Provide family-sustaining wages and benefits. Living wages and benefits are fundamental to racial equity, given that Black and Latinx workers disproportionately occupy hourly frontline roles in service industries, which tend to pay minimum wage with limited benefits. To enable the strongest outcomes for their employees, executives can conduct pay equity analysis and report on results transparently, design retirement plans with features like automatic deposit to help workers save for the future, and provide scheduling predictability and flexibility for hourly workers.
Communicate skills-based career pathways. For all employees, the opportunity to advance and earn higher wages is a key factor in satisfaction and an indicator of job quality. Clear career paths are particularly important for diverse and underrepresented workers, who disproportionately feel more isolated and uncertain at work compared with their white peers. When an organization documents its career paths and the skills needed to advance, making the information transparent to all, there is less room for racial or gender bias to inform promotion decisions.
The remaining actions are already quite common, yet companies need to be aware of important nuances in order to implement them effectively.
Offer voluntary DEI training for all. Research shows that voluntary DEI training improves racial and ethnic representation within companies, leading to 9% to 13% increases in Black men, Hispanic men, and Asian American men and women in management after five years. This is in contrast to mandatory training, which has been proven to backfire—compulsory programs can have harmful effects on the retention and advancement of underrepresented groups.
Listen to and learn from experiences of employees. A sense of belonging and engagement is part of the foundation of a good job for anyone—and the ultimate goal of every DEI effort. When employees are engaged and feel heard and respected, they contribute more meaningfully at work. Bain has found that companies with highly engaged workers grow revenue 2.5 times faster than companies with low worker engagement levels.
Invest resources in cross-training and upskilling. Investing in upskilling low-wage workers can dramatically expand economic opportunity for the people who need it most. It also helps solve an increasingly urgent business challenge: According to the World Economic Forum, companies estimate that by 2024, nearly 40% of workers will need up to six months of upskilling.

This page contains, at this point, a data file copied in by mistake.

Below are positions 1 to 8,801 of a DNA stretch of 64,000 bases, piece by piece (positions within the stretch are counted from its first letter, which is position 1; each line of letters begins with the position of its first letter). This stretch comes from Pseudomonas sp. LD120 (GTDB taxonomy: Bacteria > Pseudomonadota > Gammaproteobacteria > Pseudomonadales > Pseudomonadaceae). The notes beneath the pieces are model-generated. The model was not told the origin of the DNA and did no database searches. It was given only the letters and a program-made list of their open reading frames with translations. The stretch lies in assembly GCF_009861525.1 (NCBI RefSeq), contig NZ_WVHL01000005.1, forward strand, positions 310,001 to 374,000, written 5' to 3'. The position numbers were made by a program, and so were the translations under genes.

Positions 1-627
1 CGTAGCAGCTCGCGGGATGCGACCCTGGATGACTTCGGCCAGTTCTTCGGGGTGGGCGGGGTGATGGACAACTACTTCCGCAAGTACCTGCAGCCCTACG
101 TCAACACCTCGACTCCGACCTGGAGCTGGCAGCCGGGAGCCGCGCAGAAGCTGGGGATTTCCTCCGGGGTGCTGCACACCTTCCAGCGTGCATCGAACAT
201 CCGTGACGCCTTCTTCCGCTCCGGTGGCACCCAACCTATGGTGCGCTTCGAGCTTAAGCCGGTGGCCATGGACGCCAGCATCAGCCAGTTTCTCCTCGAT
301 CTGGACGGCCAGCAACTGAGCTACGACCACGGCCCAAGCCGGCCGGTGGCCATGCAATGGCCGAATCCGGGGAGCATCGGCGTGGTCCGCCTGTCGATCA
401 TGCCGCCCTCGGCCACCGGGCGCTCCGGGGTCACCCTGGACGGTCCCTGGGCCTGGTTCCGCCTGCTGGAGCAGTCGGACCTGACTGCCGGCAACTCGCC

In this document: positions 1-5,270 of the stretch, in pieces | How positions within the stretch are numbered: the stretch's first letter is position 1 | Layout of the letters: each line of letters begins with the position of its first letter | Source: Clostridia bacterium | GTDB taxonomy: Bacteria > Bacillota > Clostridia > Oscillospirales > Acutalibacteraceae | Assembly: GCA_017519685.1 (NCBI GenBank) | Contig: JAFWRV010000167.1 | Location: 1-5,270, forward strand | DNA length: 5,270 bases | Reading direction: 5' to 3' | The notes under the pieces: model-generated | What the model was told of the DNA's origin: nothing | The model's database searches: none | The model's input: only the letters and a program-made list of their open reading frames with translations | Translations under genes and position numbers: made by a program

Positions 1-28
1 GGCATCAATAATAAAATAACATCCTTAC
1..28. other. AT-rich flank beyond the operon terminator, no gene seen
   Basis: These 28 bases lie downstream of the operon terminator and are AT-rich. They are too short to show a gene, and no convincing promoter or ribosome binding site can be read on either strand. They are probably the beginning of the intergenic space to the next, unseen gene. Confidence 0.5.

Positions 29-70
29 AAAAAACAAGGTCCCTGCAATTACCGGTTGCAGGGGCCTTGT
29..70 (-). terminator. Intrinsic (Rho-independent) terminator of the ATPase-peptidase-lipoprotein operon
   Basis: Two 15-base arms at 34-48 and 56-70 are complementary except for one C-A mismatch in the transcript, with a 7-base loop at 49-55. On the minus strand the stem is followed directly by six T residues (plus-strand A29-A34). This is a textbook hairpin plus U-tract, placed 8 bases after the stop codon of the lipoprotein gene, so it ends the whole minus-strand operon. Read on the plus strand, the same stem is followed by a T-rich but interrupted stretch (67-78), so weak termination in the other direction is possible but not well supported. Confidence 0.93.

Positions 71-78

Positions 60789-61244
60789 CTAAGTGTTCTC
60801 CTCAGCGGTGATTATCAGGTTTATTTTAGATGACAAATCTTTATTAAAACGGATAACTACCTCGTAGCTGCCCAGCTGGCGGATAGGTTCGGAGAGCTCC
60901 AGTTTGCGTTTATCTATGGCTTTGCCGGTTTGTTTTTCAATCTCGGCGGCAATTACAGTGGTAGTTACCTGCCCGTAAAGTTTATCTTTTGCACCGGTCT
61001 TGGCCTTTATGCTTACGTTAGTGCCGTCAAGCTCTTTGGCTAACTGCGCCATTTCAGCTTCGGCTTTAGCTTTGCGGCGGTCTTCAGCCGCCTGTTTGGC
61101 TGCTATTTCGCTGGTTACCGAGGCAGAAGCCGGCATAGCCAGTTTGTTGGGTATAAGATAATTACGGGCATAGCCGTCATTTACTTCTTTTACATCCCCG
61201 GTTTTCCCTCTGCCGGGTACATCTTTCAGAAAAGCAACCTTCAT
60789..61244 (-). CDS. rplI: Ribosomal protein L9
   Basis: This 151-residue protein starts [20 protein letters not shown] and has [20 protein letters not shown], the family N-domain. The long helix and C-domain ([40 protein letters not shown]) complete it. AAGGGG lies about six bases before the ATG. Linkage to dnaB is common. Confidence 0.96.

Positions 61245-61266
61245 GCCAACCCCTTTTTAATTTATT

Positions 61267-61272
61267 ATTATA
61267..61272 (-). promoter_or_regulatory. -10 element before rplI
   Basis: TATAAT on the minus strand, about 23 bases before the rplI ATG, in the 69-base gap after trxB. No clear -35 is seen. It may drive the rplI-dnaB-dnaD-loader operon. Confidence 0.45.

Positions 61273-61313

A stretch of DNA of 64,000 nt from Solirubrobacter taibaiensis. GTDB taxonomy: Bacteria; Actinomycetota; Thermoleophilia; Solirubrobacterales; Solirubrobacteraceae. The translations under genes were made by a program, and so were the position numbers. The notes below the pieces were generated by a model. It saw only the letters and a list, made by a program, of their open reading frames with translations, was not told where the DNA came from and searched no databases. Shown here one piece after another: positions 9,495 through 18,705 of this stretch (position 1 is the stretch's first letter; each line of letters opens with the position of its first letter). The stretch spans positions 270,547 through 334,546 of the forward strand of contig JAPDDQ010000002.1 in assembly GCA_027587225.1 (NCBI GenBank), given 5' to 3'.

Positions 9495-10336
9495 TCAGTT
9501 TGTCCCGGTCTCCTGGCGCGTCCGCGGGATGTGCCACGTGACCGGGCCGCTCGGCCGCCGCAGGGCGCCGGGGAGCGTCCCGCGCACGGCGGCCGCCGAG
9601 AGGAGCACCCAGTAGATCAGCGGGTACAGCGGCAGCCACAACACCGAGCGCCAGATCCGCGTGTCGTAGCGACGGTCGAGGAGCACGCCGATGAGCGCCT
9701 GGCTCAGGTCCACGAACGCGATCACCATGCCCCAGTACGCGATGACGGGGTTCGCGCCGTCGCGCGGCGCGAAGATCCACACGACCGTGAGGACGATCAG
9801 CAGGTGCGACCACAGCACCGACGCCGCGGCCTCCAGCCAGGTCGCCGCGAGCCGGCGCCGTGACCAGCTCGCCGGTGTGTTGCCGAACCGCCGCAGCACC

Create mentoring and sponsorship programs. On average, mentoring programs boost the representation of Black, Hispanic, and Asian-American women, and Hispanic and Asian-American men, by 9% to 24%. What’s more, one study shows that people of color who advance the furthest in their careers share a single attribute: a network of mentors and sponsors who have advocated for them along the way.
Build a diverse supply chain. Companies that diversify their supplier bases tap into the economy’s full potential and enjoy stronger business outcomes: Those in the top quartile of spending on diverse suppliers save an additional 0.7 percentage points in total procurement expenditures. Diverse procurement can also help companies strengthen their ability to serve as well as their connections with critical growing customer bases.
The report’s authors found that a combination of several, or all, of these actions is more powerful than any one action on its own. While many of these actions alone can drive improvements, when taken together, the actions are mutually reinforcing.
In conjunction with this report, Bain & Company and Grads of Life have released the DEI Opportunity Identifier, a self-assessment tool that allows companies to assess themselves against all the DEI actions described here as well as many others.